Conditioning is so insidious that we don’t even realize it is happening. We think we are humble and that we are selfless, but if we take a closer look at the words we use to describe the people and the things around us, the action we take (believing we are helping others), and the various thoughts we have about people and their thoughts, words, and actions, we will find our opinions are based on conditioning. It is all very personal and therefore lacks humility or even vulnerability because our conditioning is our way of keeping ourselves safe.

Don Miguel Ruiz’s book The Four Agreements brings to light a ritual we can practice daily by agreeing to follow four simple rules:

Be impeccable with our words.

Don’t take anything personally.

Don’t make assumptions.

Always do our best.           

While it may seem that these are simple words to follow, the actual practice of them is much harder. Impeccability with our words, for instance, means we use our words for the betterment of ourselves and the world around us. Think of how many times we speak unnecessarily, or comment about something or someone we don’t like, or say something cruel to ourselves about something we did or didn’t do.

As a therapist, I often have clients buy two different colored stones (let us say black and white), to represent negative and positive thoughts or words, respectively. For every negative thought or comment they have, they must place a black stone in the bowl, likewise for every positive thought or word with regard to a white stone. Most clients are surprised by how many critical thoughts they have versus positive ones.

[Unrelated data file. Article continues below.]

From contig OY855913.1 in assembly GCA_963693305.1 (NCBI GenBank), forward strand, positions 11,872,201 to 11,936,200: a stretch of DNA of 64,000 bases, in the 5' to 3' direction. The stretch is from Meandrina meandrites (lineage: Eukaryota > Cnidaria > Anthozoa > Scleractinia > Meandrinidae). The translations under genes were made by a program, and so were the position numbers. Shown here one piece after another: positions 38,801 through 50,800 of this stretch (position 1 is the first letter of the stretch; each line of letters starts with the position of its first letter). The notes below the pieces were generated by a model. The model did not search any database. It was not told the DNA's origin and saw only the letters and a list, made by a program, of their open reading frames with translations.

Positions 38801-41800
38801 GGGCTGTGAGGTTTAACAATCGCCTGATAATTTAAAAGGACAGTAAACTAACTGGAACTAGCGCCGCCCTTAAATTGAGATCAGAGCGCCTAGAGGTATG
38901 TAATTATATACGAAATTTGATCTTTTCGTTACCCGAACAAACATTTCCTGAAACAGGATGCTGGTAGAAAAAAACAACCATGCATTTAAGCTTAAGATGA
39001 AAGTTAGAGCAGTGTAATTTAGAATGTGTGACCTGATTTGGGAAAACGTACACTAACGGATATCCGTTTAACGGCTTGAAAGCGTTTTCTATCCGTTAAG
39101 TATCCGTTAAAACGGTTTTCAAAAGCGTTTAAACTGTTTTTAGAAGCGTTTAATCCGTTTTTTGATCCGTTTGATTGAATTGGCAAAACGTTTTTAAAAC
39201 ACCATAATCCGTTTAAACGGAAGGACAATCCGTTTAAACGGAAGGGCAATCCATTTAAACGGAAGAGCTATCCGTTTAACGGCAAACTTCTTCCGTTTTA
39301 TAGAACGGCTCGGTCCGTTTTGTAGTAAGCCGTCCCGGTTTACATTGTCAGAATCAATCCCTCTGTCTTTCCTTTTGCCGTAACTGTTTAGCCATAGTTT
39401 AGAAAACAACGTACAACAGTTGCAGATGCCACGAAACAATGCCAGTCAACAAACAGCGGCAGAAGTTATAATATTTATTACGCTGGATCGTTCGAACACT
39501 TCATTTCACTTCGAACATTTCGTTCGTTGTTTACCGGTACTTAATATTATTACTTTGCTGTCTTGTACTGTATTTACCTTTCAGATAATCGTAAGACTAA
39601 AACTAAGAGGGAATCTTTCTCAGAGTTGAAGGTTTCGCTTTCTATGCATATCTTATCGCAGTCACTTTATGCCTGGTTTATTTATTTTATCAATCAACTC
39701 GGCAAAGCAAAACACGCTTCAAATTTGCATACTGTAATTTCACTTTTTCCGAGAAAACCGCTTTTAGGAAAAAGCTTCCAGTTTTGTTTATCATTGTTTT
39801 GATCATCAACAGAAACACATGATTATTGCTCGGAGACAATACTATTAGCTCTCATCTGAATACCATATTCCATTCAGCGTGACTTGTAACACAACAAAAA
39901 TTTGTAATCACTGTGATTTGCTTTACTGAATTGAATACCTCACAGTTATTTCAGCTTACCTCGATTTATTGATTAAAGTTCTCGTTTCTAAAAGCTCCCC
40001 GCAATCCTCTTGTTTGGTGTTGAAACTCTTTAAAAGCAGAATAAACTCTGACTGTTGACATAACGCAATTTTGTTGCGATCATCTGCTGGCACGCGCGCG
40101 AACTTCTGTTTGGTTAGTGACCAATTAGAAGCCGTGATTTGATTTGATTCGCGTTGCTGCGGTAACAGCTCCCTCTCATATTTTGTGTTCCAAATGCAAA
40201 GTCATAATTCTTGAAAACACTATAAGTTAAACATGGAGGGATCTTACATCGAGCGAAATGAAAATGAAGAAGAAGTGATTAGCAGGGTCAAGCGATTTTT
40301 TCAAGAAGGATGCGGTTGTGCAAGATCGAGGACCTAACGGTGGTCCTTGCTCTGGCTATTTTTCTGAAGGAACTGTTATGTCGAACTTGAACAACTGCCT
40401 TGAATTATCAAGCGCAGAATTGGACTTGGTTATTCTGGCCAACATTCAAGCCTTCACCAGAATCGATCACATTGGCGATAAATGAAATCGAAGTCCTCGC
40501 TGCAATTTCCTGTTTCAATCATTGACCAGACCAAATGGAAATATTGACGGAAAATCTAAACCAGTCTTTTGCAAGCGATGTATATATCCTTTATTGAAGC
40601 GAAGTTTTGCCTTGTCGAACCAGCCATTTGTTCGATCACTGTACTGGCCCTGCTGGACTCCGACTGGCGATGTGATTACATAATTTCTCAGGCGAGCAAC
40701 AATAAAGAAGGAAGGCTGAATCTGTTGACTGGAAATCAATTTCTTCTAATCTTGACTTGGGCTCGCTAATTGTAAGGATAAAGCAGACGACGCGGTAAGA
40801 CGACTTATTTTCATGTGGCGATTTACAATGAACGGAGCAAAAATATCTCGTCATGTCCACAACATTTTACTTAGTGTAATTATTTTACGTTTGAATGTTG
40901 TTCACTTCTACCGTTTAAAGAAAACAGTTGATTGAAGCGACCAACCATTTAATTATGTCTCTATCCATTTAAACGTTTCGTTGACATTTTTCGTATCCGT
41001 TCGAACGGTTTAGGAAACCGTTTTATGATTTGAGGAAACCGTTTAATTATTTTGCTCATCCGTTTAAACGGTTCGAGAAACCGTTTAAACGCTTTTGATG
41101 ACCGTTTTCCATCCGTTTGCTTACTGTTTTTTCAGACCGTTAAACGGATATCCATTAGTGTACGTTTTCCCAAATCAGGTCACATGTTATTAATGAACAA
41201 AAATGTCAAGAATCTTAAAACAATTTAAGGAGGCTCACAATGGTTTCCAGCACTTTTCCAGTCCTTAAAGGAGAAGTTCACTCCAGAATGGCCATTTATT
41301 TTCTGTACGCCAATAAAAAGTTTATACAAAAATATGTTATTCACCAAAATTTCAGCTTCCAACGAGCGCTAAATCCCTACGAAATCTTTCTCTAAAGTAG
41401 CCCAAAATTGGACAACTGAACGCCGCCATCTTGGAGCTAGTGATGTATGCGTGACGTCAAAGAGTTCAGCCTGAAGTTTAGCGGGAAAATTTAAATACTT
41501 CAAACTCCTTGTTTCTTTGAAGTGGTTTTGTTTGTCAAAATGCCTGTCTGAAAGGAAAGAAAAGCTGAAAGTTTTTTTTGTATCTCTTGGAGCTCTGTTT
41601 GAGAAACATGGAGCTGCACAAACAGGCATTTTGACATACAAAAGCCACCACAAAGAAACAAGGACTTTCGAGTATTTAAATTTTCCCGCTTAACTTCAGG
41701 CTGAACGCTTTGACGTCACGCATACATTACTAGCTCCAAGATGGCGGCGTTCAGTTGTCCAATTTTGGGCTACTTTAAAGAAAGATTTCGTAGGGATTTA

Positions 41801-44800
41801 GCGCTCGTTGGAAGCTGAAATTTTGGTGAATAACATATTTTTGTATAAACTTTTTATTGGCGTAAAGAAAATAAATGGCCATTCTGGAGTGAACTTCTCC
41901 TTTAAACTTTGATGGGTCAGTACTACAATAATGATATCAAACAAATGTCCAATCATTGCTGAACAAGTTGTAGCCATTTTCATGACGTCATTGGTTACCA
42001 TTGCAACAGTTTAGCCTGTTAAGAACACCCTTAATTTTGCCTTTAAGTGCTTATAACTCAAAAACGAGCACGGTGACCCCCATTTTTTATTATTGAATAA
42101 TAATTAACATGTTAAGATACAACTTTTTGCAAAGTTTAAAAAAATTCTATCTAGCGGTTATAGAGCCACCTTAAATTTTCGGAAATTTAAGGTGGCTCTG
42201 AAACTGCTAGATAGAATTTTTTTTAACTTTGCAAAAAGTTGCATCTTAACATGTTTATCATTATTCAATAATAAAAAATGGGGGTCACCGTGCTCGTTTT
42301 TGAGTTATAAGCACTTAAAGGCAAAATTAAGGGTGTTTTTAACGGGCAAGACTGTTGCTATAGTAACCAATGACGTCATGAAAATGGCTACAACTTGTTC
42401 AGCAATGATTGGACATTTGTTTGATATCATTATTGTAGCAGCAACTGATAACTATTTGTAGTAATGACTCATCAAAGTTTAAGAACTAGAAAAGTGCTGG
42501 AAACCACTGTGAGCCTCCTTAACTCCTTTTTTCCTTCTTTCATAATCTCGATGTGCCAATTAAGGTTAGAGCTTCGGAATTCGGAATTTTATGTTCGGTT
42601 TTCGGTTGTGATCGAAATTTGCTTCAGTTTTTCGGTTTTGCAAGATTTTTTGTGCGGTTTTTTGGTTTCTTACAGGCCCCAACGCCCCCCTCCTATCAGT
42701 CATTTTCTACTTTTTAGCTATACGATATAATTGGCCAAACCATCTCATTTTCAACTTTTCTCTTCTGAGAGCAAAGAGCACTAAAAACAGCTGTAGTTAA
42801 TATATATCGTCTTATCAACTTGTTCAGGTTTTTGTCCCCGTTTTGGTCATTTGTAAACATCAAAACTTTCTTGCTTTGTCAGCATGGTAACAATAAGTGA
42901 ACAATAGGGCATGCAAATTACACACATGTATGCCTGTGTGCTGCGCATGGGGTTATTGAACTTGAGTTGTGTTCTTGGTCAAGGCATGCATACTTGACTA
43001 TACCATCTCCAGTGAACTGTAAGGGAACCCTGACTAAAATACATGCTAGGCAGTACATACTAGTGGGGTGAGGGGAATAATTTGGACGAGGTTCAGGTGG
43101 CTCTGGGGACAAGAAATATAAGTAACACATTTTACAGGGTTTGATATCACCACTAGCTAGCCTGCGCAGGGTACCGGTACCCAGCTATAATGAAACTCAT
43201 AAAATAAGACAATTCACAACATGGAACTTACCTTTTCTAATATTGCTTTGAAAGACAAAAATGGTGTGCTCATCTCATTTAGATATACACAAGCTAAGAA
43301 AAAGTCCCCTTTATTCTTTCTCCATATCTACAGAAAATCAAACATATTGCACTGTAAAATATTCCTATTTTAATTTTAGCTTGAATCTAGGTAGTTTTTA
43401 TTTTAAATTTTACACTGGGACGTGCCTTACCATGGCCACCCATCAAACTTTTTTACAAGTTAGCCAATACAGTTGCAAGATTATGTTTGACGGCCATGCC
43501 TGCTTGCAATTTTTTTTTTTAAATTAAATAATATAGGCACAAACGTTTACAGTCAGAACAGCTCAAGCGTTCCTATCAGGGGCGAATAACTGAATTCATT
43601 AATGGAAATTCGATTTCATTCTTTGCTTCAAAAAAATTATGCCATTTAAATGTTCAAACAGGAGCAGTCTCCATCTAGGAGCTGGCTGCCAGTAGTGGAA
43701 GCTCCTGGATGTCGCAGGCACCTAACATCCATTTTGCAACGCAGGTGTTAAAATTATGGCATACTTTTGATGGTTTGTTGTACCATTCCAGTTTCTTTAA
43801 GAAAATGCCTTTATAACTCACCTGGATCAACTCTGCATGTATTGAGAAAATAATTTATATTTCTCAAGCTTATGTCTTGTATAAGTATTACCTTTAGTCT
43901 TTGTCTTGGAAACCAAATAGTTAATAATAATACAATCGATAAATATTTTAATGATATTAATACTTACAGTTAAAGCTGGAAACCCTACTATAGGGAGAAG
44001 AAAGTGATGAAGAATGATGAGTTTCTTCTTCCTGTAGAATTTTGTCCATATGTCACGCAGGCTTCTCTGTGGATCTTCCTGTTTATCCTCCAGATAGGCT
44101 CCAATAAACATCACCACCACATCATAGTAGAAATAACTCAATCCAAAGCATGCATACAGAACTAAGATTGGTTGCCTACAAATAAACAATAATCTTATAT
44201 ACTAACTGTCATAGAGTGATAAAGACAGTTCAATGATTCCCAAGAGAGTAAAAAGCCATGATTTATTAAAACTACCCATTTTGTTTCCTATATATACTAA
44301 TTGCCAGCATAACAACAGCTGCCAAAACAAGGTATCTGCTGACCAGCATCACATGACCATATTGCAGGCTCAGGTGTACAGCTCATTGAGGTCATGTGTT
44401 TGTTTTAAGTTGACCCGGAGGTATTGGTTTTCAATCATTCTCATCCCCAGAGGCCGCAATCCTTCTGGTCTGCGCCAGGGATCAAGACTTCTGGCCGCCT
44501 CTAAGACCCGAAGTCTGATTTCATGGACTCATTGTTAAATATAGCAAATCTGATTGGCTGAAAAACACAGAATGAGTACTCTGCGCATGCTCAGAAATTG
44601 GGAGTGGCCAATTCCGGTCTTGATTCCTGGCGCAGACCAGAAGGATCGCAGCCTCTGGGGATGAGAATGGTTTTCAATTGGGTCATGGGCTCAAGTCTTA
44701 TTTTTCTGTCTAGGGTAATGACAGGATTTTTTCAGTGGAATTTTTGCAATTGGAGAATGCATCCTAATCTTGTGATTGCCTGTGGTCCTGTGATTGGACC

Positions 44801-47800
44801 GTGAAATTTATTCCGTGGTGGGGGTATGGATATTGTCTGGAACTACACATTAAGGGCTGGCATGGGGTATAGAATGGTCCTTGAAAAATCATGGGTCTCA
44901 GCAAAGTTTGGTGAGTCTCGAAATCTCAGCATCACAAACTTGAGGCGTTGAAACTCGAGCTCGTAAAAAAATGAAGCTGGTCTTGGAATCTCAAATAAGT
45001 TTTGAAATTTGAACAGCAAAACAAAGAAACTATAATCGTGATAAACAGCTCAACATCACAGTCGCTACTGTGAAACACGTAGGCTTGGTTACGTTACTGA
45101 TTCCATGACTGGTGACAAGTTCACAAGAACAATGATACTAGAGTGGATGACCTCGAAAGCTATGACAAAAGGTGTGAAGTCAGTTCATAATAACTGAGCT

The exercise is not to show our lack of compassion or to judge ourselves. It is a visual reminder to observe that we influence how we feel based on what we say and think. When we start practicing impeccability with our words, we pay closer attention to the words we use to communicate and how we use them.

While we may look at these four agreements individually, they are often intermingled with each other. For instance, we will make an assumption about another person or event without really knowing all the details. It is literally impossible to know all the details of a situation because the world of cause and effect is so vast. Yet, we make assumptions because we are taking the situation or event personally, as though it has to do with us. In reality, there is little that others do or say that has to do with us personally. They are reacting using blame, shame, judgments, and so on. We can choose whether to partake in someone else’s reactions by combatting them (making assumptions, taking it personally, not being impeccable with our words) or we can diffuse the situation by internally dropping the story and trying to stay in a place of stillness. If we are truly still, there is nothing to defend or protect.

The fourth agreement to “always do our best” seems to tie into this place of stillness. When we have nothing to prove, defend, or protect, a different energy comes about. We are no longer inundated with thoughts of “Am I doing this right?”, “What if people don’t like it?”,

“I can do this better than others”, “I hope people notice the work I am doing,” and so on. Our focus is just on the work in front of us, not on the result. It is in this space that creativity can come through which gives rise to doing our best and finding joy in our work. It is this joy that infuses our work with humility.